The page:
On June 18, state-chartered banks and their fintech partners received welcome news in ongoing litigation challenging the scope of Colorado’s opt-out from the interest exportation regime established by the Depository Institutions Deregulation and Monetary Control Act of 1980 (DIDMCA). The US District Court for the District of Colorado issued a preliminary injunction prohibiting state officials from enforcing state-specific interest limitations against any member of the plaintiff associations—the National Association of Industrial Bankers, American Financial Services Association and American Fintech Council—with respect to any loan not “made” in Colorado, where “made” means that the lender is located and conducts certain key loan-making functions.

Under DIDMCA, state-chartered, FDIC-insured banks have the authority to “export” the interest-related requirements of their home or, in certain cases, branch office (host) states when lending elsewhere (the “Interest Exportation Authority”). This authority preempts state regulation with respect not only to numeric usury caps and aspects of state law material to the calculation of the maximum permitted rate, but also to limitations on various fees considered “interest” under Federal banking law (e.g., origination fees, late fees, NSF fees, etc.).

DIDMCA provides states the ability to “opt-out” of the interest exportation regime, however. Specifically, the Interest Exportation Authority ceases to apply in any state “on the date . . . on which such State adopts a law . . . which states explicitly and by its terms that such State does not want the [Interest Exportation Authority] to apply with respect to loans made in such State[.]” Iowa and Puerto Rico have had longstanding opt-outs, and, Colorado enacted an opt-out last year that is set to become effective July 1, 2024.  Other states initially opted-out of the interest exportation regime but later repealed their opt-outs. 

The scope of DIDMCA opt-outs depends on where a loan is “made.” Proponents of broad opt-outs, including state legislators, regulators and enforcement agencies in Iowa and Colorado, have taken the position that a loan is made, or at least can be deemed to be “made” depending on the underlying facts, in the state in which the borrower is located at the time the loan is originated.

In advance of the effective date of the Colorado DIDMCA opt-out, a coalition of financial industry associations sued the Attorney General of Colorado and the Administrator of the Colorado Uniform Consumer Credit Code, the two officials who would enforce state interest limitations, to prevent their application of the opt-out to out-of-state banks making loans to Colorado residents. In the context of a motion for a preliminary injunction, the District Court’s June 18 ruling addressed both procedural issues regarding standing and ripeness, as well as the substance of the opt-out.

As initial procedural matters, the court determined that the plaintiff associations had standing because they represented members threatened by potential enforcement of preempted interest rate limitations or administrative costs and losses associated with compliance with preempted laws, and that the matter was ripe for consideration by courts notwithstanding that it raised questions about the validity of the opt-out in a pre-enforcement context in which the challenged state officials had not yet brought specific claims against banks or loan programs.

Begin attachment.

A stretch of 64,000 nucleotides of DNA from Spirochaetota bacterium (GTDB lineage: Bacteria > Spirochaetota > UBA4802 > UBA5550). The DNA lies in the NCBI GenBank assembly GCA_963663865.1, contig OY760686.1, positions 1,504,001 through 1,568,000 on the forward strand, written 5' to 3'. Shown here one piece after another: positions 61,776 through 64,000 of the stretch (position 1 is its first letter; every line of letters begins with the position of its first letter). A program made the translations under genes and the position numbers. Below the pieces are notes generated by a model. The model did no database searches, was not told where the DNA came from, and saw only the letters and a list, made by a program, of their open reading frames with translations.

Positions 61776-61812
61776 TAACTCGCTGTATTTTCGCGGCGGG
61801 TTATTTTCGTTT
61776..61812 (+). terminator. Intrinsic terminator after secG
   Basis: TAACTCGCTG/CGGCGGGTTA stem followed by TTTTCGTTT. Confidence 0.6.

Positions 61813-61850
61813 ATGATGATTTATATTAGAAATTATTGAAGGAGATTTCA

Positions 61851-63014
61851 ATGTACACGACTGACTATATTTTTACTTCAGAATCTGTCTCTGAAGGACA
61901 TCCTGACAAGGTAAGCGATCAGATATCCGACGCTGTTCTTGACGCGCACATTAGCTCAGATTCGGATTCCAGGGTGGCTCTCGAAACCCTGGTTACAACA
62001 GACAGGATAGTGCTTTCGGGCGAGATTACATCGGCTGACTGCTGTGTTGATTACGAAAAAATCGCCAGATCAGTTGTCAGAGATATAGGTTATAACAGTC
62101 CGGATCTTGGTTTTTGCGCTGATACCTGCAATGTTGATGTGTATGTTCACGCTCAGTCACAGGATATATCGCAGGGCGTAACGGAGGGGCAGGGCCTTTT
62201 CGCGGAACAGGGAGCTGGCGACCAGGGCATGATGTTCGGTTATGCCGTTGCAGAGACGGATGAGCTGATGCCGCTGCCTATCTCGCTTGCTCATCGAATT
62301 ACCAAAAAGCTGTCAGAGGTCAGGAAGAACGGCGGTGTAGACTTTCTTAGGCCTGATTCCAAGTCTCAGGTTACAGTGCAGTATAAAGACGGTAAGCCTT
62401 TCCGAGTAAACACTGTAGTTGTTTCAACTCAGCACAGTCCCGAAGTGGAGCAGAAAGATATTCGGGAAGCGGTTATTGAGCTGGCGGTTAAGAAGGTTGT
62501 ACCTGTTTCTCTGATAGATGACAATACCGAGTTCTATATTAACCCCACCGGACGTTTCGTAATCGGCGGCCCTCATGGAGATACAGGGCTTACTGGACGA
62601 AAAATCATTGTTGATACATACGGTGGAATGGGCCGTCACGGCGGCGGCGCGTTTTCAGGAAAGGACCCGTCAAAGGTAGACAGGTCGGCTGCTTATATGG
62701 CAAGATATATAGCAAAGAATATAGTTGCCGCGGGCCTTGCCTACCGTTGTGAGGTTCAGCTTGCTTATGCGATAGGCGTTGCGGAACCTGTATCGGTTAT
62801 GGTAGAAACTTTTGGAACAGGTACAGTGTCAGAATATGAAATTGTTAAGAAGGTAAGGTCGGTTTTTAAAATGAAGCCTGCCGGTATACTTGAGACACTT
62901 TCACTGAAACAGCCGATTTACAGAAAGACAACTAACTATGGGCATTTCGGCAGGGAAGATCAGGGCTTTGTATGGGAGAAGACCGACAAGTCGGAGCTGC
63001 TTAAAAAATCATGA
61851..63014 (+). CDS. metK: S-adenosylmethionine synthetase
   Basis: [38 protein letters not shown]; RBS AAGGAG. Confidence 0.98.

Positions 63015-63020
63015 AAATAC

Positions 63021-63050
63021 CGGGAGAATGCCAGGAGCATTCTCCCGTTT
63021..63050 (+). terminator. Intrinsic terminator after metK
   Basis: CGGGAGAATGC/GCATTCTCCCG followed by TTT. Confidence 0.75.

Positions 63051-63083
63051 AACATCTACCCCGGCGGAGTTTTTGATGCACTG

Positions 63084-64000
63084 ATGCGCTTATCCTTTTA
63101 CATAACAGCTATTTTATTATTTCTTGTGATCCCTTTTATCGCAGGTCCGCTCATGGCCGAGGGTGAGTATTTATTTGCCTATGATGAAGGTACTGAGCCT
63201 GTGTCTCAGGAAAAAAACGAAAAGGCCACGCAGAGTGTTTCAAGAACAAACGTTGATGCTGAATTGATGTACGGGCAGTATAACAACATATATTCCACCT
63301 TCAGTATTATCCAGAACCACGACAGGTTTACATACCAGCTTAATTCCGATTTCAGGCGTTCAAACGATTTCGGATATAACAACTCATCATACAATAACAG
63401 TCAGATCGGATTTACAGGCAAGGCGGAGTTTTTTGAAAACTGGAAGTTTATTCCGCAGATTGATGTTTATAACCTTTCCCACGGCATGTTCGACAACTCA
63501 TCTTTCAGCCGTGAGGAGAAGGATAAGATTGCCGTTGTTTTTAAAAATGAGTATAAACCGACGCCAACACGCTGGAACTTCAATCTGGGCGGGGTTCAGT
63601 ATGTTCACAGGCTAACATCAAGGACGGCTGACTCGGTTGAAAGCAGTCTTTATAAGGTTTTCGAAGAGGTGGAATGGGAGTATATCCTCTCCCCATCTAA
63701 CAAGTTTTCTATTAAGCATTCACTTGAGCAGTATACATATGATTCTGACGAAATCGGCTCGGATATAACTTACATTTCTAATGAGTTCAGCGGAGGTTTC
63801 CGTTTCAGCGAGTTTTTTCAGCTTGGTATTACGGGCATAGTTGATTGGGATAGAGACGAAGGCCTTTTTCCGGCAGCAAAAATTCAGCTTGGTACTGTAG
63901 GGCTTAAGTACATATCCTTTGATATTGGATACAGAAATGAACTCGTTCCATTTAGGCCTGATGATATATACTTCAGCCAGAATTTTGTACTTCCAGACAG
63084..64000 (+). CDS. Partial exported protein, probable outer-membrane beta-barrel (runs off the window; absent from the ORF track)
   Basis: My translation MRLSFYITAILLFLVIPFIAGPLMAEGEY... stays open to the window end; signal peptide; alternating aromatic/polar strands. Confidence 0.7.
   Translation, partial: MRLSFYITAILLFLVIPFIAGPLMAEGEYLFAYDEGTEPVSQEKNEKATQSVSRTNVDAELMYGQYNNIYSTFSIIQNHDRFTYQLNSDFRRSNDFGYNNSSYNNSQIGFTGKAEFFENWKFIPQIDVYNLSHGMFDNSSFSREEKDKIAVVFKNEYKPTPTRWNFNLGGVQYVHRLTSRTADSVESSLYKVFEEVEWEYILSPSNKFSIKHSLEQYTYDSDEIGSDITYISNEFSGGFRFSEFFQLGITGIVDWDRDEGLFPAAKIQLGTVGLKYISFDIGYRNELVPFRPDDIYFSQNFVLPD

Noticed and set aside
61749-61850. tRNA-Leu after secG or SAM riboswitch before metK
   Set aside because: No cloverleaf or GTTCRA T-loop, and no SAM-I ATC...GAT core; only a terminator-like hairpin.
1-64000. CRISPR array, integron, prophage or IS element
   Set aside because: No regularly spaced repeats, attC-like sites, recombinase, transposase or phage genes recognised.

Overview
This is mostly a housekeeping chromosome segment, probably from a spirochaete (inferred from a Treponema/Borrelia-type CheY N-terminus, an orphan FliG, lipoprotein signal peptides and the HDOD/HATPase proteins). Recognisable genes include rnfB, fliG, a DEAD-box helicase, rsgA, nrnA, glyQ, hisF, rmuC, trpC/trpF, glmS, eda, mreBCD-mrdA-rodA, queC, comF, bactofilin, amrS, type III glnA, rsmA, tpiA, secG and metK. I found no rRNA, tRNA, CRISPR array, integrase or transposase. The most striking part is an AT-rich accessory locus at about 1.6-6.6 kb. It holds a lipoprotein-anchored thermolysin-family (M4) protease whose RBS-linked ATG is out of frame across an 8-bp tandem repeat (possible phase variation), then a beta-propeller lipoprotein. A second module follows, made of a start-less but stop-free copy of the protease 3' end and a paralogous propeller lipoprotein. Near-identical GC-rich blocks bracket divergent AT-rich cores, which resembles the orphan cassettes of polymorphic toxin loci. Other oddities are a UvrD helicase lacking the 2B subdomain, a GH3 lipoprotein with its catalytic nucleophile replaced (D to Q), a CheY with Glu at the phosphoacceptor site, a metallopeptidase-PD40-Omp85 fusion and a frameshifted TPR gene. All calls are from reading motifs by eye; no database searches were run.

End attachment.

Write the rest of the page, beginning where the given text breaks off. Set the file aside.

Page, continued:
The court then assessed the substance of the DIDMCA opt-out regime itself. Drawing from the text of the DIDMCA provision, as well as by reference to other federal banking law provisions regarding lending activity, the court concluded that “making” a loan was an activity conducted by the lender, such that a loan is made in the state in which the lender is located or conducts core loan-making activity. The court rejected arguments by the defendant Colorado officials and an amicus brief submitted by the FDIC that a loan could be made in both the state in which the lender was located and the state in which the borrower was located. The court differentiated verbs commonly referring to actions taken by lenders with respect to loans, including “making,” from those commonly referring to actions taken by borrowers, such as “receiving” or “obtaining;” and it distinguished precedent cited by the defendants and FDIC suggesting loans, just as any contact, could be made (in the sense of “entered into”) in multiple states as relating to inapposite considerations of constitutional jurisdiction rather than DIDMCA’s particular use of the term “made.”

Having resolved both the procedural and substantive aspects in favor of the plaintiffs, the court then granted plaintiffs’ motion for a preliminary injunction. The preliminary injunction is an initial step suspending enforcement during the pendency of the litigation based on the plaintiffs’ likelihood of success on the merits and the damage enforcement of the DIDMCA opt-out beyond appropriate boundaries would have on plaintiffs’ members. Unlike more fact-intensive litigation, however, it is not clear that much additional process will be necessary at the District Court level for a permanent injunction to be entered (and, thereafter, subject to potential appeal by the Colorado defendants). Moreover, while the injunction is applicable, on its face, solely to members of the plaintiff associations, we have seen recent litigation (specifically, litigation regarding the effectiveness of the CFPB’s “1071” small business data collection rule) in which similarly limited preliminary injunctions were later expanded to cover all potentially affected persons.